The Most Interesting Features Of The Linux 4.14 Kernel
Written by Michael Larabel in Linux Kernel on 5 November 2017 at 07:07 AM EST. 17 Comments
LINUX KERNEL --
If Linux 4.14 weren't an LTS release with so many changes, it would likely be released today with -rc7 having come last week, but due to the size of this new kernel, 4.14-rc8 will most likely be christened today followed by Linux 4.14 next weekend. Here's a reminder about some of the most technically interesting work in this new kernel update.

In the past week there has been nearly 150 commits merged since 4.14-rc7, so Linus will likely go ahead with an -rc8 today, but we won't know for sure until later today. Anyhow, some of the most interesting work you'll be able to find in this kernel series that is also a Long-Term Support release includes:

- Heterogeneous Memory Management (HMM) was finally merged to mainline.

- AMD Secure Memory Encryption has landed for EPYC server CPUs to yield more secure virtualization and more. I'll be working on some AMD EPYC SME benchmarks soon.

- Zstd compression support was added to the kernel and is wired in with the native transparent file-system compression options offered by Btrfs.

- More Vega improvements in AMDGPU DRM, although the most exciting work on that front will be with Linux 4.15 when "AMDGPU DC" display code should finally be merged.

- Intel has continued on the hardware enablement for next-gen Cannonlake processors.

- The Rapsberry Pi has HDMI CEC support now out of the mainline kernel for "Consumer Electronics Control" for being able to control HDMI-connected devices off a single controller / over the HDMI link.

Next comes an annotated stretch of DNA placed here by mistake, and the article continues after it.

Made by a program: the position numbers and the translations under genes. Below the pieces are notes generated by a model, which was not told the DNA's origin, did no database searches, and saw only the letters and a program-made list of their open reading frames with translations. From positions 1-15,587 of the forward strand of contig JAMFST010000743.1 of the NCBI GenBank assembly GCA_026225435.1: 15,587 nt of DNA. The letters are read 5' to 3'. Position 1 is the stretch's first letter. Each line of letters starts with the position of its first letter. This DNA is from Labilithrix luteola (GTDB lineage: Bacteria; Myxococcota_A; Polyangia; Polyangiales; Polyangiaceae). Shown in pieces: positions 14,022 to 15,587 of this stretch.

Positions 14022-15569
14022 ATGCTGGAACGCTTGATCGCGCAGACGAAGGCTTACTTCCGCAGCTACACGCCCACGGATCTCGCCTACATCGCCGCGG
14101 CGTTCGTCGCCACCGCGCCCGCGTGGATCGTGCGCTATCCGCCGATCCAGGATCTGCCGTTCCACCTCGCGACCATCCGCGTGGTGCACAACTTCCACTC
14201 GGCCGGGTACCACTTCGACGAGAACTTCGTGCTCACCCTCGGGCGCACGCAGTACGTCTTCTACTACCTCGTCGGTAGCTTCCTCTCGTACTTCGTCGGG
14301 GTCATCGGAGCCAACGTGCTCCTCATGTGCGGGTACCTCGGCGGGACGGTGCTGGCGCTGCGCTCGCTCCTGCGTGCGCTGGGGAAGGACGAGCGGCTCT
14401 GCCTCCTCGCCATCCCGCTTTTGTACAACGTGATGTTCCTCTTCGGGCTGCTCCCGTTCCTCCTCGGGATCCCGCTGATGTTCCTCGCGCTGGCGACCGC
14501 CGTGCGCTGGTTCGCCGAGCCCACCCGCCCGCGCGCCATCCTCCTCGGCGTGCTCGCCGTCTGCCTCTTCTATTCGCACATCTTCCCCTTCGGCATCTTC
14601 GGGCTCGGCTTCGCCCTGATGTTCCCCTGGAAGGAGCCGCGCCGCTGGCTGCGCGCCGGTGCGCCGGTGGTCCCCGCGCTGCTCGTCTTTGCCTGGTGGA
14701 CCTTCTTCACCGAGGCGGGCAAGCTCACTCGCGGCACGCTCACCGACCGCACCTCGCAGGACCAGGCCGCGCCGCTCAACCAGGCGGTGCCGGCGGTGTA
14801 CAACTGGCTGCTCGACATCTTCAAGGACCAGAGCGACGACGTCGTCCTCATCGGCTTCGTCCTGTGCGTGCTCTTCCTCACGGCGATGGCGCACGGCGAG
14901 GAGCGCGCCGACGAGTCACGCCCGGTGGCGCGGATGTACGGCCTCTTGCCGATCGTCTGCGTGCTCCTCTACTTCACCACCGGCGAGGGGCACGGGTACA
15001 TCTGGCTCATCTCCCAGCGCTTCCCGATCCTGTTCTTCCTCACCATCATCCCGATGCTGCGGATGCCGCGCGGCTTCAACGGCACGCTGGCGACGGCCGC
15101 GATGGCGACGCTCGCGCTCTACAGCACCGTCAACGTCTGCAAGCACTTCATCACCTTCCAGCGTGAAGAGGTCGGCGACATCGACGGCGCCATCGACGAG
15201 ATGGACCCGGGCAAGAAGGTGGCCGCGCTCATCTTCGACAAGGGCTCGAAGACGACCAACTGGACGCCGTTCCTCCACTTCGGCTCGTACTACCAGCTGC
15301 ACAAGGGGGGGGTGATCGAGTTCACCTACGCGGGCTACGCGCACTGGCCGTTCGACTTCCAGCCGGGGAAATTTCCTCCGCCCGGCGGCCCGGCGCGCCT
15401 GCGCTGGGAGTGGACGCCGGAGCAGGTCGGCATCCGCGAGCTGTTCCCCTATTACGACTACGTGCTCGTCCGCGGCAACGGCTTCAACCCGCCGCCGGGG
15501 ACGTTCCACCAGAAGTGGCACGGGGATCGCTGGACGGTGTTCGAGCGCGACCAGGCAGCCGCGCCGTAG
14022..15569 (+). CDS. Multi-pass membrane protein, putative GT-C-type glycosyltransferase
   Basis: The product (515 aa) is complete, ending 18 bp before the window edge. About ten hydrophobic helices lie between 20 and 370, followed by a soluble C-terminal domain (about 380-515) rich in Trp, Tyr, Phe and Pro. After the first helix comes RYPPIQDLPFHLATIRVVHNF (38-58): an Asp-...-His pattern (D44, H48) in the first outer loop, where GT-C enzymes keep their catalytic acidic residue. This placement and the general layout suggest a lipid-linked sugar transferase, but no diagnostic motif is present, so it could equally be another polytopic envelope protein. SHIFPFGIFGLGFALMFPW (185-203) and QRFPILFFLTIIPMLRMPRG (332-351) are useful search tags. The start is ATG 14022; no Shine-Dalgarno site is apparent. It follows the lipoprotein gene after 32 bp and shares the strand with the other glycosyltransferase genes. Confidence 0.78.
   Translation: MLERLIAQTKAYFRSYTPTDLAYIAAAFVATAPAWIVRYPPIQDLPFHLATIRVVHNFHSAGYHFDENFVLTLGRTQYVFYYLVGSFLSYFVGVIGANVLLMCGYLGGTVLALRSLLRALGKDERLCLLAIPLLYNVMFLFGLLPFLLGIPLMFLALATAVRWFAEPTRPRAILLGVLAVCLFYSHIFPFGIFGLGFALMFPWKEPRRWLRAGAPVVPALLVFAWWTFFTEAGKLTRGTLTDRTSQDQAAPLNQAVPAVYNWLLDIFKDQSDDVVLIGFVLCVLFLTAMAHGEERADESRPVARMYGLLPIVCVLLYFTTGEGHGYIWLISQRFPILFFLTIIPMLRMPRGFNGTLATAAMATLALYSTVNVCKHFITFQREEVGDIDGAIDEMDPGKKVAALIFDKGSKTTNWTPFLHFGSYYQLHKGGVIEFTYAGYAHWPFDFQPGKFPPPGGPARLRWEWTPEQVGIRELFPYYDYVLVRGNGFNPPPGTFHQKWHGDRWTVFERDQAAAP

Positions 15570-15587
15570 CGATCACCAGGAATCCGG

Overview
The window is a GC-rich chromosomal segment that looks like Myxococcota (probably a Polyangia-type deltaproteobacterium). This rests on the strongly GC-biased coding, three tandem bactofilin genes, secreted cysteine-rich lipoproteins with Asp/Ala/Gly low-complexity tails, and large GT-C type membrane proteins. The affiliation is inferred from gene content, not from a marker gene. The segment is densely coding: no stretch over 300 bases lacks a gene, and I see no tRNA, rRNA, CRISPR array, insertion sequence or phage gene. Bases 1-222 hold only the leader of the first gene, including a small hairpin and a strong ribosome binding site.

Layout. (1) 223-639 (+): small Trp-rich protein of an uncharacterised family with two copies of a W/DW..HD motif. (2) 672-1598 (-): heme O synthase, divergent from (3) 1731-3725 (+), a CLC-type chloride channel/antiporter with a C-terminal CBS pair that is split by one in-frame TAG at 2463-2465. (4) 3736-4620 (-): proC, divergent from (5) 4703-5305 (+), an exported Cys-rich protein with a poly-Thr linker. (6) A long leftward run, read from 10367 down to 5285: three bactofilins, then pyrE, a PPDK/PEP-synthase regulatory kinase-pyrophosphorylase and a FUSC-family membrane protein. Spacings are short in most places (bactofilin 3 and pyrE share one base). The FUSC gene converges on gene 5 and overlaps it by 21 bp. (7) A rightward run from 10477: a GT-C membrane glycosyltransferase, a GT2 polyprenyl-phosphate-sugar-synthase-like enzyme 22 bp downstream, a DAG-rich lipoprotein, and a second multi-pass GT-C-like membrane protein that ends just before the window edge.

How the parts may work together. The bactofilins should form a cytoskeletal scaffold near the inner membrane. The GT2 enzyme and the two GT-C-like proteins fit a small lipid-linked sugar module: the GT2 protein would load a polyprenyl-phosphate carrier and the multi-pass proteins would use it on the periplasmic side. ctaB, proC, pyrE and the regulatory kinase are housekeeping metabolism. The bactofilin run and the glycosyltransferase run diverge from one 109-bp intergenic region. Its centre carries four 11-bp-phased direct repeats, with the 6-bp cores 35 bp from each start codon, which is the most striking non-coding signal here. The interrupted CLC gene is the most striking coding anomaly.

- Raspberry Pi Zero W, Banana Pi, and various other ARM boards should now play nicely with the mainline kernel.

- The new Realtek "rtlwifi" driver is in staging for the Realtek RTL8822BE 802.11ac hardware.

- A fix to ensure the core performance boost bit gets set for Ryzen processors.

- The ORC unwinder was merged which can now allow for frame pointers to be disabled while still yielding a debugging-friendly kernel. Distributions like Ubuntu that can now disable CONFIG_FRAME_POINTER from their kernel may see slightly better performance as a result.

See our Linux 4.14 feature overview for a more exhaustive list of changes. This kernel is up to around 23.2 million lines.

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Michael Larabel is the principal author of Phoronix.com and founded the site in 2004 with a focus on enriching the Linux hardware experience. Michael has written more than 10,000 articles covering the state of Linux hardware support, Linux performance, graphics drivers, and other topics. Michael is also the lead developer of the Phoronix Test Suite, Phoromatic, and OpenBenchmarking.org automated benchmarking software. He can be followed via Twitter or contacted via MichaelLarabel.com.

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